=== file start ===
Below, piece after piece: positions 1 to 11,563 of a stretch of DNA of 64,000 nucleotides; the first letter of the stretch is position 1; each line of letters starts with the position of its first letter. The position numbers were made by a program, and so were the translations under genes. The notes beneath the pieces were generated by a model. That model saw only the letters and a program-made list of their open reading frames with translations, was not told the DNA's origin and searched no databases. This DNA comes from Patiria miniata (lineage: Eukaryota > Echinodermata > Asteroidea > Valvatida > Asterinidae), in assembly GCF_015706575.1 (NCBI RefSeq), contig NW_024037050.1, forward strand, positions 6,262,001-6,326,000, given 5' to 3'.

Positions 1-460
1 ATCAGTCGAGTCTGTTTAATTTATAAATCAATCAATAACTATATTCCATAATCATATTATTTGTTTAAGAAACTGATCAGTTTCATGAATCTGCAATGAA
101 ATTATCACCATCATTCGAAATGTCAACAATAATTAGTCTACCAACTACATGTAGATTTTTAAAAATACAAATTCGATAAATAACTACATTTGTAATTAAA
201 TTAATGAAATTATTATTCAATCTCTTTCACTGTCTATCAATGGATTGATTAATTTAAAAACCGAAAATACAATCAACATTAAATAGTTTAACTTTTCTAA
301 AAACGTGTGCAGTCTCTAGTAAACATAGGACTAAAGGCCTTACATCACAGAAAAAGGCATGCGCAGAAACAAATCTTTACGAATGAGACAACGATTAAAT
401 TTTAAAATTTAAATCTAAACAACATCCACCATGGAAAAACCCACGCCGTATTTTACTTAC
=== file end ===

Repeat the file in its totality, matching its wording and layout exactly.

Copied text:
Below, piece after piece: positions 1 to 11,563 of a stretch of DNA of 64,000 nucleotides; the first letter of the stretch is position 1; each line of letters starts with the position of its first letter. The position numbers were made by a program, and so were the translations under genes. The notes beneath the pieces were generated by a model. That model saw only the letters and a program-made list of their open reading frames with translations, was not told the DNA's origin and searched no databases. This DNA comes from Patiria miniata (lineage: Eukaryota > Echinodermata > Asteroidea > Valvatida > Asterinidae), in assembly GCF_015706575.1 (NCBI RefSeq), contig NW_024037050.1, forward strand, positions 6,262,001-6,326,000, given 5' to 3'.

Positions 1-460
1 ATCAGTCGAGTCTGTTTAATTTATAAATCAATCAATAACTATATTCCATAATCATATTATTTGTTTAAGAAACTGATCAGTTTCATGAATCTGCAATGAA
101 ATTATCACCATCATTCGAAATGTCAACAATAATTAGTCTACCAACTACATGTAGATTTTTAAAAATACAAATTCGATAAATAACTACATTTGTAATTAAA
201 TTAATGAAATTATTATTCAATCTCTTTCACTGTCTATCAATGGATTGATTAATTTAAAAACCGAAAATACAATCAACATTAAATAGTTTAACTTTTCTAA
301 AAACGTGTGCAGTCTCTAGTAAACATAGGACTAAAGGCCTTACATCACAGAAAAAGGCATGCGCAGAAACAAATCTTTACGAATGAGACAACGATTAAAT
401 TTTAAAATTTAAATCTAAACAACATCCACCATGGAAAAACCCACGCCGTATTTTACTTAC